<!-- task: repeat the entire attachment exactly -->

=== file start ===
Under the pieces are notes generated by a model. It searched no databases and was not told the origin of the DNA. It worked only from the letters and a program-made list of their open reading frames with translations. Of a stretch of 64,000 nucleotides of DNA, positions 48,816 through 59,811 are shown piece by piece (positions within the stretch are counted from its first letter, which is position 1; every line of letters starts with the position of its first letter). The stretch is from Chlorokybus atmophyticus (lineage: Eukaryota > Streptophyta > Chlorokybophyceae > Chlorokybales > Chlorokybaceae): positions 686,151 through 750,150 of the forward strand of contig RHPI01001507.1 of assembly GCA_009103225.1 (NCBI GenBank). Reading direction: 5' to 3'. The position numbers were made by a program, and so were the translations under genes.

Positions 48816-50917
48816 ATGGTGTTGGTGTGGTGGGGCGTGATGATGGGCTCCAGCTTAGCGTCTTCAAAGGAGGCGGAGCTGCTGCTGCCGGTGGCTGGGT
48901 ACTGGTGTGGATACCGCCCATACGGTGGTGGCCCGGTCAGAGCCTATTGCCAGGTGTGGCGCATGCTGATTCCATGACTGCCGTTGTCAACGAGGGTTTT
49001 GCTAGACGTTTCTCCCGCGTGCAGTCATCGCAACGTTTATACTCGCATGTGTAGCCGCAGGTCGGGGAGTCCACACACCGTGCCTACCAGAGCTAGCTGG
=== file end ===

Under the pieces are notes generated by a model. It searched no databases and was not told the origin of the DNA. It worked only from the letters and a program-made list of their open reading frames with translations. Of a stretch of 64,000 nucleotides of DNA, positions 48,816 through 59,811 are shown piece by piece (positions within the stretch are counted from its first letter, which is position 1; every line of letters starts with the position of its first letter). The stretch is from Chlorokybus atmophyticus (lineage: Eukaryota > Streptophyta > Chlorokybophyceae > Chlorokybales > Chlorokybaceae): positions 686,151 through 750,150 of the forward strand of contig RHPI01001507.1 of assembly GCA_009103225.1 (NCBI GenBank). Reading direction: 5' to 3'. The position numbers were made by a program, and so were the translations under genes.

Positions 48816-50917
48816 ATGGTGTTGGTGTGGTGGGGCGTGATGATGGGCTCCAGCTTAGCGTCTTCAAAGGAGGCGGAGCTGCTGCTGCCGGTGGCTGGGT
48901 ACTGGTGTGGATACCGCCCATACGGTGGTGGCCCGGTCAGAGCCTATTGCCAGGTGTGGCGCATGCTGATTCCATGACTGCCGTTGTCAACGAGGGTTTT
49001 GCTAGACGTTTCTCCCGCGTGCAGTCATCGCAACGTTTATACTCGCATGTGTAGCCGCAGGTCGGGGAGTCCACACACCGTGCCTACCAGAGCTAGCTGG